When it comes to maintaining the prestigious structure of English football, few things are more important than grassroots football. Almost every professional footballer in Britain today would’ve been involved in some form of grassroots setup that helped propel them to sporting stardom. We’ll be taking a look at five reasons why grassroots sports and Sunday league football are the foundations of British football’s elite level, the Premier League.
1. Discovering talent. Football is currently the most watched and most played sport on the planet. The English FA estimates there to be 1,100 leagues and 18,500 clubs participating in grassroots football. With clubs to join and fixtures to play in every corner of the country, the access to football is greater than ever. This helps professional academies choose from a huge pool of young talent to join their ranks. Legendary boys’ team, Fletcher Moss Rangers, are based in Didsbury, Manchester, and boast an impressive alumnus of pros. Six of their former players have represented their country at senior level, including: Marcus Rashford, Wes Brown, Jesse Lingard, and Danny Welbeck. Playing grassroots football is the kick-off for many pros and getting their talents noticed.
2. Emerging officials. It takes more than 22 people to play a game of football. At grassroots level, the referees and linesmen are some of the most under-appreciated participants in sport, with a seemingly thankless task. In order to climb to the top ranks and officiate at the highest level, referees must earn their badges and take charge of matches at a grassroots level. This helps them practice their craft in real-life scenarios and earn their certificates on the way to the top. Rotherham-born Howard Webb officiated grassroots matches and a World Cup final. On a serious note – shoutout to all the referees and officials at every level.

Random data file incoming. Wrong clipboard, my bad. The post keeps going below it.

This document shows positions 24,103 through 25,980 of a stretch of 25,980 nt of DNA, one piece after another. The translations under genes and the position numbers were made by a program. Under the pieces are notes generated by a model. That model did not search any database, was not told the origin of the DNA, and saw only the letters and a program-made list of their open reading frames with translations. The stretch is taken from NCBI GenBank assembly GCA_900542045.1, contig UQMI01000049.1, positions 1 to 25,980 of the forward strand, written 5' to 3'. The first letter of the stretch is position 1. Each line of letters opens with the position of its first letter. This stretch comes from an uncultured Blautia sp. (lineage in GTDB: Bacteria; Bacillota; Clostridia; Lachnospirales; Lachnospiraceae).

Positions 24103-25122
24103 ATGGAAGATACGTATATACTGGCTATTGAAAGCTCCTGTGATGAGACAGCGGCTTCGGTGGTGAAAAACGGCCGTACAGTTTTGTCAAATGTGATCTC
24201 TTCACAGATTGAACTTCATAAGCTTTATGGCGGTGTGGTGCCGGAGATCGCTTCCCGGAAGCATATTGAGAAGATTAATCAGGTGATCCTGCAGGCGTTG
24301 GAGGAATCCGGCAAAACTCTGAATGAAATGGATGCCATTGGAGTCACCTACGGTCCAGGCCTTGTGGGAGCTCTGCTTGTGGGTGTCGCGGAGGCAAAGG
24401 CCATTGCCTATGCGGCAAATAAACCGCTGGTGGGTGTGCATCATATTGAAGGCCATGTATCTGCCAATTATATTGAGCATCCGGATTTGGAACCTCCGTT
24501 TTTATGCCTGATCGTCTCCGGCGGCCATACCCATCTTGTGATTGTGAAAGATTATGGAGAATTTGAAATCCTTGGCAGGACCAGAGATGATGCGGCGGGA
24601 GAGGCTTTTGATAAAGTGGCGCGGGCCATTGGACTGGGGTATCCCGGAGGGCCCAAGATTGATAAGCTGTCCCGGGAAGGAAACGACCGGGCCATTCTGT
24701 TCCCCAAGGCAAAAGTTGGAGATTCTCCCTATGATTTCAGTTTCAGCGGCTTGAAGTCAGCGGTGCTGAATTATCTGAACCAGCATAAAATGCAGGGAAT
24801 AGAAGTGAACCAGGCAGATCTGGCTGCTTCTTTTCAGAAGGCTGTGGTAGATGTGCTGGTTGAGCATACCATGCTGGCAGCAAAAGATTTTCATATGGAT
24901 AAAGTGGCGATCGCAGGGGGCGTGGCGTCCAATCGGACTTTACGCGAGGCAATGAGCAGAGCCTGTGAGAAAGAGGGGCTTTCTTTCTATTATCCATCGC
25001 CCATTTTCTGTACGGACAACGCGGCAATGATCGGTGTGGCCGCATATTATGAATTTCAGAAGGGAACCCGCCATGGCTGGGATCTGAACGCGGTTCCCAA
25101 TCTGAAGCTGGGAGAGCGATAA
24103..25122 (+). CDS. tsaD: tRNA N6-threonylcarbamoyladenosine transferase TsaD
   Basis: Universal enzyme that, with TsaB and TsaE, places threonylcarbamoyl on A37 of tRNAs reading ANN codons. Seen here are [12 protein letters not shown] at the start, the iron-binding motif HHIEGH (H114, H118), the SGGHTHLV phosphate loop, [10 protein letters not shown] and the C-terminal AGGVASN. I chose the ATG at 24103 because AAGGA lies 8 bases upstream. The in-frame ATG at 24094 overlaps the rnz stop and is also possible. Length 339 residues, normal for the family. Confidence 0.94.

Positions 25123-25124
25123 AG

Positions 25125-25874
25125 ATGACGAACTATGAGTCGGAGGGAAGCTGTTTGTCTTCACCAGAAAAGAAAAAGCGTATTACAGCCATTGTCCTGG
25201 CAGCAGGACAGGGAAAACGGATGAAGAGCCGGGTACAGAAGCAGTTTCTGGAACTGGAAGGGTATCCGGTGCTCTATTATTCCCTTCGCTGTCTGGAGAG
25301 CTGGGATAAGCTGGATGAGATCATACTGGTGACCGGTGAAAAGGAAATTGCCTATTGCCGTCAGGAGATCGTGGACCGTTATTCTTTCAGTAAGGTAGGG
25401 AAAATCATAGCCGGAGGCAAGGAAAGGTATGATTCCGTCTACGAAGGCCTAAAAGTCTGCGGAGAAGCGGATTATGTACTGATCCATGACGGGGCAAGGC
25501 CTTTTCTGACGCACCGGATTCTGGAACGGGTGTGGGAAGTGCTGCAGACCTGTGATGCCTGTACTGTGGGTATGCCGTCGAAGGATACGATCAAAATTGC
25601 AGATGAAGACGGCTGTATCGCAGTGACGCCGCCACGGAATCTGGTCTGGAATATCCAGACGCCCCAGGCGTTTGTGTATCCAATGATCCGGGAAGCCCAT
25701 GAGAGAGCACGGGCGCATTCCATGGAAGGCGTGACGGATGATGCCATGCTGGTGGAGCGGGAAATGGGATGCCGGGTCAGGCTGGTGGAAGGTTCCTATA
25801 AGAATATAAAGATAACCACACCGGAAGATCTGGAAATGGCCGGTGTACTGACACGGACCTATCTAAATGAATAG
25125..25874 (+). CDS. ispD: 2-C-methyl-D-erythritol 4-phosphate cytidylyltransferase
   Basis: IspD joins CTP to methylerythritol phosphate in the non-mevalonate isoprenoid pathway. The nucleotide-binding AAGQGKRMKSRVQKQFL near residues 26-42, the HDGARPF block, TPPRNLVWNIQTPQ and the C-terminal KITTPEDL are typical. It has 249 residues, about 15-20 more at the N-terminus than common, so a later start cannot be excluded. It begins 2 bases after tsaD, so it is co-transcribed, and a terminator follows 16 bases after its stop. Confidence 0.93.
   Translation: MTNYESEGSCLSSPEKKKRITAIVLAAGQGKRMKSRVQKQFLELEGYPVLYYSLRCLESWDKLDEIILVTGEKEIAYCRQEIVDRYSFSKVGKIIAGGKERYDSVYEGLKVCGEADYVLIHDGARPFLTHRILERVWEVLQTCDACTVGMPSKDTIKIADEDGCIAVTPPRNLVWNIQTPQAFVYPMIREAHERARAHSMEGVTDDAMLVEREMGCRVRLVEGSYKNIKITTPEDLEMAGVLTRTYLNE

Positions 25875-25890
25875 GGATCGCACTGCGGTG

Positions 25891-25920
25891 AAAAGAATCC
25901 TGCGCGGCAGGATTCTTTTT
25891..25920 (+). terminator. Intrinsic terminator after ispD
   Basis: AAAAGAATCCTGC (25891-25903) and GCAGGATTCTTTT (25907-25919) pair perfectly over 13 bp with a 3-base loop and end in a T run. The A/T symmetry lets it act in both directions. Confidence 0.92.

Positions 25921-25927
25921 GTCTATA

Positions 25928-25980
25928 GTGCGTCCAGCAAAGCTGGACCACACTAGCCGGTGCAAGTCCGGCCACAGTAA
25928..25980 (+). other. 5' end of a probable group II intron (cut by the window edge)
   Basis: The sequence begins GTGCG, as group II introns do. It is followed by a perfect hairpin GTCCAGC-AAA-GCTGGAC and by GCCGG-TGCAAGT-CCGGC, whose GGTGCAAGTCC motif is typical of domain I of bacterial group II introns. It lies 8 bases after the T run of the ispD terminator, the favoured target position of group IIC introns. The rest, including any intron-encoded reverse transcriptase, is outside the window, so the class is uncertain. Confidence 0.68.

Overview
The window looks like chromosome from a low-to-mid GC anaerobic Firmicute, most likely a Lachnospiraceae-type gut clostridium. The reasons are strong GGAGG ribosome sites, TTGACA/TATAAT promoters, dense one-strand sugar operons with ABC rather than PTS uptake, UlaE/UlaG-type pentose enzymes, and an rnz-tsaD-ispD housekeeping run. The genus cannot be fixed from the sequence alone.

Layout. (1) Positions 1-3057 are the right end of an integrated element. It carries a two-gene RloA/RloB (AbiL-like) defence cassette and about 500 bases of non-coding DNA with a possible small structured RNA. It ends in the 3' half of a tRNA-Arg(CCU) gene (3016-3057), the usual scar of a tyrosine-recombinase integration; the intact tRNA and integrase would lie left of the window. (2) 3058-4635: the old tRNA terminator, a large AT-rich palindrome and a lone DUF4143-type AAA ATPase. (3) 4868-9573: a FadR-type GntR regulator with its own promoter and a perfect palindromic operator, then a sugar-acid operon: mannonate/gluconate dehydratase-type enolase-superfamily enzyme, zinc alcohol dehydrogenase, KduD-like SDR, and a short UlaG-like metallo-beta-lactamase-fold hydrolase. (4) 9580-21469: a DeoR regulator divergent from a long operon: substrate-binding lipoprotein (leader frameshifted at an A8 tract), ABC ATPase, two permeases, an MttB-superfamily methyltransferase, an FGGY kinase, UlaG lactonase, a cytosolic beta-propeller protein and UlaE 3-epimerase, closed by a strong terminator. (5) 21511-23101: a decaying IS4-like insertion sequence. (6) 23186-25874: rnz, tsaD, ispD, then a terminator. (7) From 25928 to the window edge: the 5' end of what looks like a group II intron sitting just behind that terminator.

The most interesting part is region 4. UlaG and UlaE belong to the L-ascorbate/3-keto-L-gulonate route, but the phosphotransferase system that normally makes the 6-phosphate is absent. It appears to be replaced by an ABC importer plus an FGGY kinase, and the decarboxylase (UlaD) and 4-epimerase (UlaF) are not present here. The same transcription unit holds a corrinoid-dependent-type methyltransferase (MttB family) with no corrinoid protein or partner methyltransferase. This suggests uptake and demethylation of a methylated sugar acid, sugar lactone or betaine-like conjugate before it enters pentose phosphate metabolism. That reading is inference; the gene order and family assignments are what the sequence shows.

3. Sunday League to non-League to Super Sunday. Not every Premier League player has the same journey to the top. Many pros have applied their trade in lower leagues and worked their way up. Jamie Vardy, a man with over 100 Premier League goals and 26 caps for England, was playing for Stocksbridge Park Steels until the age of 23. Chris Smalling, Michail Antonio, Charlie Austin and Troy Deeney are just some of the many others who have climbed from grassroots football to the heights of Super Sunday.
4. There’s something for everyone. Unfortunately, not everyone who plays grassroots football will end up playing at the Theatre of Dreams or score a winning goal in an FA Cup Final (we can still dream though). However, playing football from a young age creates a lifelong affiliation with the sport, and can inspire people to pursue other careers within football. With every Premier League club estimated to employ over 350 people, there really is opportunities for everyone at the highest level. Having access to grassroots sports at a young age can lead someone into a career they love, even if it is from the side-lines.
5. Leading by example. Grassroots sport is the epitome of inclusion, with no barriers to entry and teams for all participants regardless of age, gender, race, or background. These are principles we should live by in all walks of life, and grassroots has often been the trailblazer when it comes to respect and setting the right example. Recent Merseyside referees went on strike to protest abuse from the side-lines. Grassroots sport has a zero-tolerance policy on all forms of abuse, including sexism, racism, and homophobia. The Premier League could strive to learn a thing or two from the grassroots stance on equality and treating everyone with the utmost respect.
Written by: Alex Morrey-Jones